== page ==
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Autumn, also known as fall in North American English, is one of the four temperate seasons. Autumn marks the transition from summer into winter, in September (Northern Hemisphere) or March (Southern Hemisphere), when the arrival of night becomes noticeably earlier and the temperature cools considerably. One of its main features is the shedding of leaves from deciduous trees.
Some cultures regard the autumnal equinox as ,,mid-autumn", while others with a longer temperature lag treat it as the start of autumn. Meteorologists (and most of the temperate countries in the southern hemisphere) use a definition based on months, with autumn being September, October and November in the northern hemisphere, and March, April and May in the southern hemisphere.
In North America, autumn is usually considered to start with the September equinox and end with the winter solstice (21 or 22 December). Popular culture in North America associates Labor Day, the first Monday in September, as the end of summer and the start of autumn; certain summer traditions, such as wearing white, are discouraged after that date. As daytime and nighttime temperatures decrease, trees shed their leaves. In traditional East Asian solar term, autumn starts on or around 8 August and ends on or about 7 November. In Ireland, the autumn months according to the national meteorological service, Met Éireann, are September, October and November. However, according to the Irish Calendar, which is based on ancient Gaelic traditions, autumn lasts throughout the months of August, September and October, or possibly a few days later, depending on tradition. In Australia and New Zealand, autumn officially begins on 1 March and ends on 31 May.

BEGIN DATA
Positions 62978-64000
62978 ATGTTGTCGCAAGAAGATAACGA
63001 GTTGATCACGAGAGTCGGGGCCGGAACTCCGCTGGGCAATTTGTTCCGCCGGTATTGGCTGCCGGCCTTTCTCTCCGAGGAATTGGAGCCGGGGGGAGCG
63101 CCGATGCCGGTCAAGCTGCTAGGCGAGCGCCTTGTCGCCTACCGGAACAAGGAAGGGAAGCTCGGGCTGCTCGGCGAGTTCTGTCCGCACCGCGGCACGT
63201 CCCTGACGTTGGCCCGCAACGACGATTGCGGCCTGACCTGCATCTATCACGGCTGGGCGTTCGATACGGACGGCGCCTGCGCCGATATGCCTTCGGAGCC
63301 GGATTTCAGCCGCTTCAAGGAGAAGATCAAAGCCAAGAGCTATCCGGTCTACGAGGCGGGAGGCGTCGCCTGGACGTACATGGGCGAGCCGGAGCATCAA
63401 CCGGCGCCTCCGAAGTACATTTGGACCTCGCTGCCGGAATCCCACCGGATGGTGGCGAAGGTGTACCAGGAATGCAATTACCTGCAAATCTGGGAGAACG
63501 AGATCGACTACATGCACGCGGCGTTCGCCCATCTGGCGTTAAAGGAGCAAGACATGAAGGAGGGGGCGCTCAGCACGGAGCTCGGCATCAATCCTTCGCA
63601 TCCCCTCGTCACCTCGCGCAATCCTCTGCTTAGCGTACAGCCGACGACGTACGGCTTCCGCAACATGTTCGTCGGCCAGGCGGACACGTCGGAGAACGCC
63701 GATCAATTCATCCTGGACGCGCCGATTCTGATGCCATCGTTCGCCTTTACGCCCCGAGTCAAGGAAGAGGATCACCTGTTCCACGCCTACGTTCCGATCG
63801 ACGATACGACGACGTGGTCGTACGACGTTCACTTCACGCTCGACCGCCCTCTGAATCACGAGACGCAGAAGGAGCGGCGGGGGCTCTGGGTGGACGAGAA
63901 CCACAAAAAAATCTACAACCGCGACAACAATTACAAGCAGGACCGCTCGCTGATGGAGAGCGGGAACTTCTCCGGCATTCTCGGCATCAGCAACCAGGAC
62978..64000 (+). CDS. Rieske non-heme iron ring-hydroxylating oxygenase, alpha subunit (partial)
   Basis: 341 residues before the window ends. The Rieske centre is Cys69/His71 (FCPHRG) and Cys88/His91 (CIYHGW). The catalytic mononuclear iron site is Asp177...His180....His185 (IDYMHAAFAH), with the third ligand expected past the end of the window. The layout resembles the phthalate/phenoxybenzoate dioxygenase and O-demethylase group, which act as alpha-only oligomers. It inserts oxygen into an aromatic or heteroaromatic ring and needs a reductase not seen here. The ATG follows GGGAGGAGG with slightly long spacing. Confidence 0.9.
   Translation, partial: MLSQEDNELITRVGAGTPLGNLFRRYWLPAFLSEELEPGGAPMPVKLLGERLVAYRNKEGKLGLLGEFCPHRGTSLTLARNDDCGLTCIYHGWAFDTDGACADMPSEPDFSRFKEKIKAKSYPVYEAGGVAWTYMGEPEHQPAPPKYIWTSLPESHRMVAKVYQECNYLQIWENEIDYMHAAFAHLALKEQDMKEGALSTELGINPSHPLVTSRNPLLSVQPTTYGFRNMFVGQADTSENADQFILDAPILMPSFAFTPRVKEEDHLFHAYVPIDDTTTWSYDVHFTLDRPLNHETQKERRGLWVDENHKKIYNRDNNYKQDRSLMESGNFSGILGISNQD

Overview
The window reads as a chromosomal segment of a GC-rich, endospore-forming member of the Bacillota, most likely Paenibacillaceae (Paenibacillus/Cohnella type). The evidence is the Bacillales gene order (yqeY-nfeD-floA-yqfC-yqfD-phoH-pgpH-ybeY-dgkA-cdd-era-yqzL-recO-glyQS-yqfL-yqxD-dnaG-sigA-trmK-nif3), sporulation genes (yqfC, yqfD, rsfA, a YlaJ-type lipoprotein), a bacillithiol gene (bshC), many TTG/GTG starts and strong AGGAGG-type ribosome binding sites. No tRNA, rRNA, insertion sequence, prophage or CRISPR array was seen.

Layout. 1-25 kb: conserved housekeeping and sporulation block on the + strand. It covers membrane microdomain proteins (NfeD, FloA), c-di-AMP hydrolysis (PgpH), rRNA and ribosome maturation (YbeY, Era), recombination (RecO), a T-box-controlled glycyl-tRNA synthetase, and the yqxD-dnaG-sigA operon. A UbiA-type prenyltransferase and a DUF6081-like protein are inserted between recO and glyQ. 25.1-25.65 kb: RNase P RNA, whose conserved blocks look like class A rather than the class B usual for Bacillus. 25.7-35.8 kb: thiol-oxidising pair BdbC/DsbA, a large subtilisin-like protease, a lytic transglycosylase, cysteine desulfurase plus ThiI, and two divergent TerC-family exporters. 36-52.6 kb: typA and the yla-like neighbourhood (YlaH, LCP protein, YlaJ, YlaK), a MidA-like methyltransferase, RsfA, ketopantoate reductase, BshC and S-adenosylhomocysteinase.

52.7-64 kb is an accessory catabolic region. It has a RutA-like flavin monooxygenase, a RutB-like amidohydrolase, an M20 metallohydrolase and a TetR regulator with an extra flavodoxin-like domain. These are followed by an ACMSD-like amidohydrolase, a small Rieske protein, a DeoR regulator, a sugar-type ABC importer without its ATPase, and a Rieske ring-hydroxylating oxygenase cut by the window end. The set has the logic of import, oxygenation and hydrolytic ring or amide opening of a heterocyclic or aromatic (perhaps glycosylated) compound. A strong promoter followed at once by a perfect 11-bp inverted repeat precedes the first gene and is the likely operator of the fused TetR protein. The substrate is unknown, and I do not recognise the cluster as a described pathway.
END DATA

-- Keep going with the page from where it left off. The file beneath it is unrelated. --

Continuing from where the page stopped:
The word autumn comes from the ancient Etruscan root autu- and has within it connotations of the passing of the year. It was borrowed by the neighbouring Romans, and became the Latin word autumnus. After the Roman era, the word continued to be used as the Old French word autompne (automne in modern French) or autumpne in Middle English, and was later normalized to the original Latin. In the Medieval period, there are rare examples of its use as early as the 12th century, but by the 16th century, it was in common use.
Before the 16th century, harvest was the term usually used to refer to the season, as it is common in other West Germanic languages to this day (cf. Dutch herfst, German Herbst and Scots hairst). However, as more people gradually moved from working the land to living in towns, the word harvest lost its reference to the time of year and came to refer only to the actual activity of reaping, and autumn, as well as fall, began to replace it as a reference to the season.
The alternative word fall for the season traces its origins to old Germanic languages. The exact derivation is unclear, with the Old English fiæll or feallan and the Old Norse fall all being possible candidates. However, these words all have the meaning "to fall from a height" and are clearly derived either from a common root or from each other. The term came to denote the season in 16th century England, a contraction of Middle English expressions like ,,fall of the leaf" and "fall of the year".